Thursday, August 25, 2022

Alice Pupkin January 2012 - March 2022

Alice died in March. I haven’t really been able to talk or write about it until now. Just last fall, she had a full check up and was fine. Then, end of January, she suddenly became very ill. The vet said she had liver cancer but she contracted a virus before that. 

She was the best thing that ever happened to me. She was  my home and I was hers. Wherever we were, we were home if we were together. She was the love of my life.

In some ways, she was a delightfully normal doggy dog. But she was also a super smart street dog. She was quirky and moody, could be wildly independent or deeply needy and everything in between. She could leave me, to walk with friends or family, or escape through one of her houdiniesque schemes to go visit friends around town, which often led to her running into traffic with half the village on a merry chase to catch her.  But I could not leave her, not alone, not with anyone, without her howling endlessly in such heart searing pain that she brought two different dogsitters to hysterical tears when I had to go somewhere without her for even ten minutes. If I tied her up outside and went into a shop even briefly, she would watch the door intently, whining  and concerned until I came out. It wasn’t just wailing; she destroyed things and sometimes hurt herself.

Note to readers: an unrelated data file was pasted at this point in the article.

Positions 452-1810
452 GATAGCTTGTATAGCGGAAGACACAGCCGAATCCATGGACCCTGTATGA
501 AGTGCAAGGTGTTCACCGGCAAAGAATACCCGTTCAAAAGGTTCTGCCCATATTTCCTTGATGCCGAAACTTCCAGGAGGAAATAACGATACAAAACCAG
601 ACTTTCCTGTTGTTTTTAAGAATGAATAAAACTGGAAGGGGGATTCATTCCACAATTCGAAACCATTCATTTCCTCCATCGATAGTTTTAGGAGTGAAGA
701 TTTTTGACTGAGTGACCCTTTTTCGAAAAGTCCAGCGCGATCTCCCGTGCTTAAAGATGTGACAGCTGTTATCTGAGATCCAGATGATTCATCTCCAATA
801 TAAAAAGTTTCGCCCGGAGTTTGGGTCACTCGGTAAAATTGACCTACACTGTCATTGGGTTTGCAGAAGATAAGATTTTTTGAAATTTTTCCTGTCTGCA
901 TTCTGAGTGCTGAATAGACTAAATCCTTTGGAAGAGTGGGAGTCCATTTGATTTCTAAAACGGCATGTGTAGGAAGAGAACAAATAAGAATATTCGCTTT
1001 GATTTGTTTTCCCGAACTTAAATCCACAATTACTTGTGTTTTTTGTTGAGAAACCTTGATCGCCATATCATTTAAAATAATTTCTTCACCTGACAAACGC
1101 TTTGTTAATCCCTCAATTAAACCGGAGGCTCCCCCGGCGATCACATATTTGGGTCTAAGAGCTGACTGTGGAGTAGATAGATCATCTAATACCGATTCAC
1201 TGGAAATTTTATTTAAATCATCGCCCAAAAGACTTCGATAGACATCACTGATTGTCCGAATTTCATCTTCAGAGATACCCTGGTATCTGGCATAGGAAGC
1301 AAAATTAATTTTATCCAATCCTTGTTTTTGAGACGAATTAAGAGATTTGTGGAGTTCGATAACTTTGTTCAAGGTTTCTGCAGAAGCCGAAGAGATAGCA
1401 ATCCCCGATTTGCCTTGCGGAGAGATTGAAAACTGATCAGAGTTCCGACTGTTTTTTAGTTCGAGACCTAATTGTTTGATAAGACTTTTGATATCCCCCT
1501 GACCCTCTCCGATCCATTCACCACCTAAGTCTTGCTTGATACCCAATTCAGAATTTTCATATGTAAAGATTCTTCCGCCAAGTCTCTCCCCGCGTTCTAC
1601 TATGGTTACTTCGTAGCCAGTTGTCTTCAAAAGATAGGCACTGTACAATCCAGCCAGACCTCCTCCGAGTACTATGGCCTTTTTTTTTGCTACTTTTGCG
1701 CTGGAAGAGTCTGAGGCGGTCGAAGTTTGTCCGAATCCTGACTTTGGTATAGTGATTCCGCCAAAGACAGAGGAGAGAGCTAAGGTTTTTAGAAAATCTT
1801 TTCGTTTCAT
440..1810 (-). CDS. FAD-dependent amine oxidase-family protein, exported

A friend described her reaction upon my return from an attempt at dinner out, as, “You came back from the dead!”

I wish she would.

I used to tell her, “Alice, you don’t have to worry, I will always come back to you. You are the love of my life.”  Then I’d paraphrase a Gord Downie line, from a poem about a man addressing his child, “Don’t cry. If you cry, I’ll cry, and my crying will make your crying look like laughing.”

Her separation anxiety  is over. Mine will never end.

We all live in a world of grief now, and bad times are much worse for the weakest and most vulnerable.  There are a number of organizations in Kathmandu that work to alleviate the stray and abused animal problems, and these two do incredible work. If you want to honor dogs, you can donate to Street Dog Care or KAT Centre.


You can read more about Alice here: Dharma Pup

Saturday, June 15, 2013


What kind of dog is she?